The independent member for New England, Tony Windsor, has spoken under parliamentary privilege in the House of Representatives and levelled accusations of bribery against the Deputy Prime Minister, John Anderson, and the NSW National Party Senator Sandy McDonald.
The allegations relate to an ongoing police investigation and provide flesh to charges first made by Windsor during the recent election campaign.
Windsor won the traditionally National Party electorate of New England in 2001, following a 10-year stint as the independent member for the state seat of Tamworth.
- Listen to Tony Windsor’s Allegations (5m)
- Read and listen to Anderson’s response in the House of Representatives
Hansard transcript of the speech made by Tony Windsor in the Adjournment Debate in the House of Representatives.
The SPEAKER—Order! It being 7.30 p.m., I propose the question:
That the House do now adjourn.
Mr WINDSOR (New England) (7.30 p.m.)—The House would be aware that the Australian Federal Police have referred an alleged breach of the Commonwealth Electoral Act to the Director of Public Prosecutions for determination relating to an inducement offered to me not to stand for re-election at the election just held. The House would also know that the Prime Minister has called on me to name the names of those people involved in the attempt to bribe me.
I would like to place on record an account of a meeting that took place on 19 May 2004 at 10.30 a.m. at the office of Tamworth businessman Mr Greg McGuire in the Powerhouse Motorcycle Museum. The meeting was attended by Mr McGuire, Mr Stephen Hall, my campaign co-chairman, Ms Helen Tickle, my campaign secretary, and me. I have had many meetings with Mr McGuire in the past relating to the development of the Australian Equine and Livestock Centre, and Mr McGuire has also assisted with advice during previous election campaigns.
It was assumed that the meeting was to be about the upcoming election and progress that Mr McGuire had made in relation to the equine centre concept and planning which was being developed for federal funding. Prior to that issue being raised, Mr McGuire indicated that he had spent four to five hours the night before in the company of the Deputy Prime Minister John Anderson and National Party senator Sandy Macdonald and a blackhaired woman whose name he did not recall.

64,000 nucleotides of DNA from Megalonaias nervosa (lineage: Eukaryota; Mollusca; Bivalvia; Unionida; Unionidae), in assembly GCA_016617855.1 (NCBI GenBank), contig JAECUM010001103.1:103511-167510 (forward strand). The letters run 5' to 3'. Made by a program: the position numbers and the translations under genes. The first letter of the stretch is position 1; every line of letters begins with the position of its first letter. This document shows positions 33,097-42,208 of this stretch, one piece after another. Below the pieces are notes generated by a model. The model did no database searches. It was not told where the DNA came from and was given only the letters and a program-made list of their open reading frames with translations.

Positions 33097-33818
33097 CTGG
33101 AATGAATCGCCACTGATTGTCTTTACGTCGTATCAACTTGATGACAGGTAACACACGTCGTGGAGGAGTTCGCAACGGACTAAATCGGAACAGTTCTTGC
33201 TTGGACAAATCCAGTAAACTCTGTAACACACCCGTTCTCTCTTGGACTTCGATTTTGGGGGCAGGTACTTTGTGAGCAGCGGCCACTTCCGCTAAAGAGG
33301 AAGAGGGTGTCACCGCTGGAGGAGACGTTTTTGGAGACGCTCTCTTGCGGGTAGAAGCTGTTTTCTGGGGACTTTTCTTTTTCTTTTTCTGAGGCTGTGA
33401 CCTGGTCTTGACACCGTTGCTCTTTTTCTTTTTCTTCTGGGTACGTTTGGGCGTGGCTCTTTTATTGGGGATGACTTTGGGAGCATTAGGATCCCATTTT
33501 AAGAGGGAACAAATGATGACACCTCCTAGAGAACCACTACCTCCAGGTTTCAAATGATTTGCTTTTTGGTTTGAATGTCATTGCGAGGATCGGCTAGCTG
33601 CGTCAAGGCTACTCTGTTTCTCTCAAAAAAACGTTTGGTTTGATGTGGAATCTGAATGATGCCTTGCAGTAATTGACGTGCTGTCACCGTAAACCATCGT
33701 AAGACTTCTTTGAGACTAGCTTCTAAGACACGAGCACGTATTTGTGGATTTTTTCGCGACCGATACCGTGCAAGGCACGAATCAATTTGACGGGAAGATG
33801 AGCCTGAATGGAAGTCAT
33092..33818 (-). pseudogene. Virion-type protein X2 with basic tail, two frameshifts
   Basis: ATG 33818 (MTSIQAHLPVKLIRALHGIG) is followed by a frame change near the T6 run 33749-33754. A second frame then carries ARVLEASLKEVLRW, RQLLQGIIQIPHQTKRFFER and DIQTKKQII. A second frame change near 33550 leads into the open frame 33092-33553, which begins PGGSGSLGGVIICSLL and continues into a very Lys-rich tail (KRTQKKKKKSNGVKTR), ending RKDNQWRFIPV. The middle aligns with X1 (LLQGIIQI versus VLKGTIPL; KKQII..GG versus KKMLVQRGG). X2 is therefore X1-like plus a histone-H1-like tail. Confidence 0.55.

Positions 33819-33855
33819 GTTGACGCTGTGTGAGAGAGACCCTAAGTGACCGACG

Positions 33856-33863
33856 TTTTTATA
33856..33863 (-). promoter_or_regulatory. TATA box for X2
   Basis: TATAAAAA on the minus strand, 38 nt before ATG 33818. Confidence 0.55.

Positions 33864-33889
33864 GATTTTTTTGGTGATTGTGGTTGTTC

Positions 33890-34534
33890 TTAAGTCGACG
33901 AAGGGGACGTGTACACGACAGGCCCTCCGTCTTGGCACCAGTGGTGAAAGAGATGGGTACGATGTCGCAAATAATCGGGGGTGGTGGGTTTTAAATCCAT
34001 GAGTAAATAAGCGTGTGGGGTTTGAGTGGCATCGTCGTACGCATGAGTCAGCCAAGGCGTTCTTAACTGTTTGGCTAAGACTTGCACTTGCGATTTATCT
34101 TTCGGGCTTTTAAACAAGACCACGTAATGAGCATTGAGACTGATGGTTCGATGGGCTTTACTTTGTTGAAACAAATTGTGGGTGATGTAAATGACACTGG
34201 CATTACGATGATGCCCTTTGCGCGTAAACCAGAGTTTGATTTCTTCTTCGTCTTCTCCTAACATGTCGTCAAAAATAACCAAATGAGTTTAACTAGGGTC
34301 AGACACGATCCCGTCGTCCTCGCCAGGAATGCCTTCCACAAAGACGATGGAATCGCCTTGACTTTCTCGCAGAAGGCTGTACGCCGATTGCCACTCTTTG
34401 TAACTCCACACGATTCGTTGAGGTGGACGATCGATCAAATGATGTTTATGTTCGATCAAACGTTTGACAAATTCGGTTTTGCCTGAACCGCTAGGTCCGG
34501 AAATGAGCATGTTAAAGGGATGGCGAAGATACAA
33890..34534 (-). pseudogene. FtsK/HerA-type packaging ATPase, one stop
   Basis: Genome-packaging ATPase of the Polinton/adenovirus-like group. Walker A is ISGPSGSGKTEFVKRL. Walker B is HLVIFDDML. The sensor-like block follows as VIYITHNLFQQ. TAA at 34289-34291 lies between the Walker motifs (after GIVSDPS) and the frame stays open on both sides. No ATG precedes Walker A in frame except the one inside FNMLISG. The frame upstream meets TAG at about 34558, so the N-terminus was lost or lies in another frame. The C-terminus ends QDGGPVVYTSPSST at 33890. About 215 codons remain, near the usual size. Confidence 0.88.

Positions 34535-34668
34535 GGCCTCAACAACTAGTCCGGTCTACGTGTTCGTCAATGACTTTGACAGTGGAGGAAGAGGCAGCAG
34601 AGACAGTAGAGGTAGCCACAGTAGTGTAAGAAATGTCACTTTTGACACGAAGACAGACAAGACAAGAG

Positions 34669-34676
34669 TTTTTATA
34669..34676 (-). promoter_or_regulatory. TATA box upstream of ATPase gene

Mr McGuire made a number of points regarding the previous night’s meeting, and I would like to go through those points: John Anderson was paranoid about me and the demise of The Nationals and the rise of Independents; Mr Anderson asked Mr McGuire to meet with me and give me some messages, which Mr McGuire was then doing; Mr Anderson said that if I tried to get any credit for the funding of the Australian Equine and Livestock Centre the funding would not take place; Mr Anderson was also concerned about my continued association with the Australian Equine and Livestock Centre, given my political position; Mr Anderson and Senator Macdonald asked Mr McGuire what it would take to get me to not stand for re-election and indicated that there could be another career for me outside politics, such as a diplomatic post or a trade appointment, if I did not stand for the seat of New England. Senator Macdonald said, ‘Offer him whatever it takes, we can deliver.’ One of the them also said, ‘The government makes about 500 political appointments, it can be done.’ Senator Macdonald also said, ‘Windsor has a pension, why does he want to hang around anyway?’ Apparently, he was referring to my 10 years in state
I know Greg McGuire quite well. My response to Mr McGuire was, ‘Greg, you should know I’m’—there was an expletive put in here—‘offended by that and you should know full well that I would not consider any such appointment.’ Mr McGuire replied, ‘I know, mate, I’ve just been asked to deliver the message.’ My response was, ‘I cannot understand these guys and the lengths that they will go to to get rid of me—to think that I would even consider such an offer.’ I apologised to Ms Tickle for my swearing. My further comment to Mr McGuire was, ‘I believe’—and I still do believe this—‘that this is an act of stupidity and desperation to regain the seat. Tell Anderson and Macdonald I’m not interested.’ Mr McGuire responded with ‘I still want you to get in touch with Anderson. Anderson is saying you won’t talk to him,’ which I agreed to do. The conversation took place in this very spot a couple of weeks later.
I believe that Mr McGuire was acting only as a messenger for John Anderson and Sandy Macdonald The matter became public knowledge as a result of discussions which I had with Tony Vermeer of the Sunday Telegraph relating to my role in a hung parliament. The matter was subsequently mentioned in an article by that journalist in the Sunday Telegraph on 19 September 2004. I would like to point out that Mr McGuire is a very well-regarded businessman in Tamworth. He has been the prime mover in promoting the concept of the Australian Equine and Livestock Centre. I congratulate him on his success and thank him for his efforts. In my view, Mr McGuire is— (Time expired)
The SPEAKER—The member will resume his seat.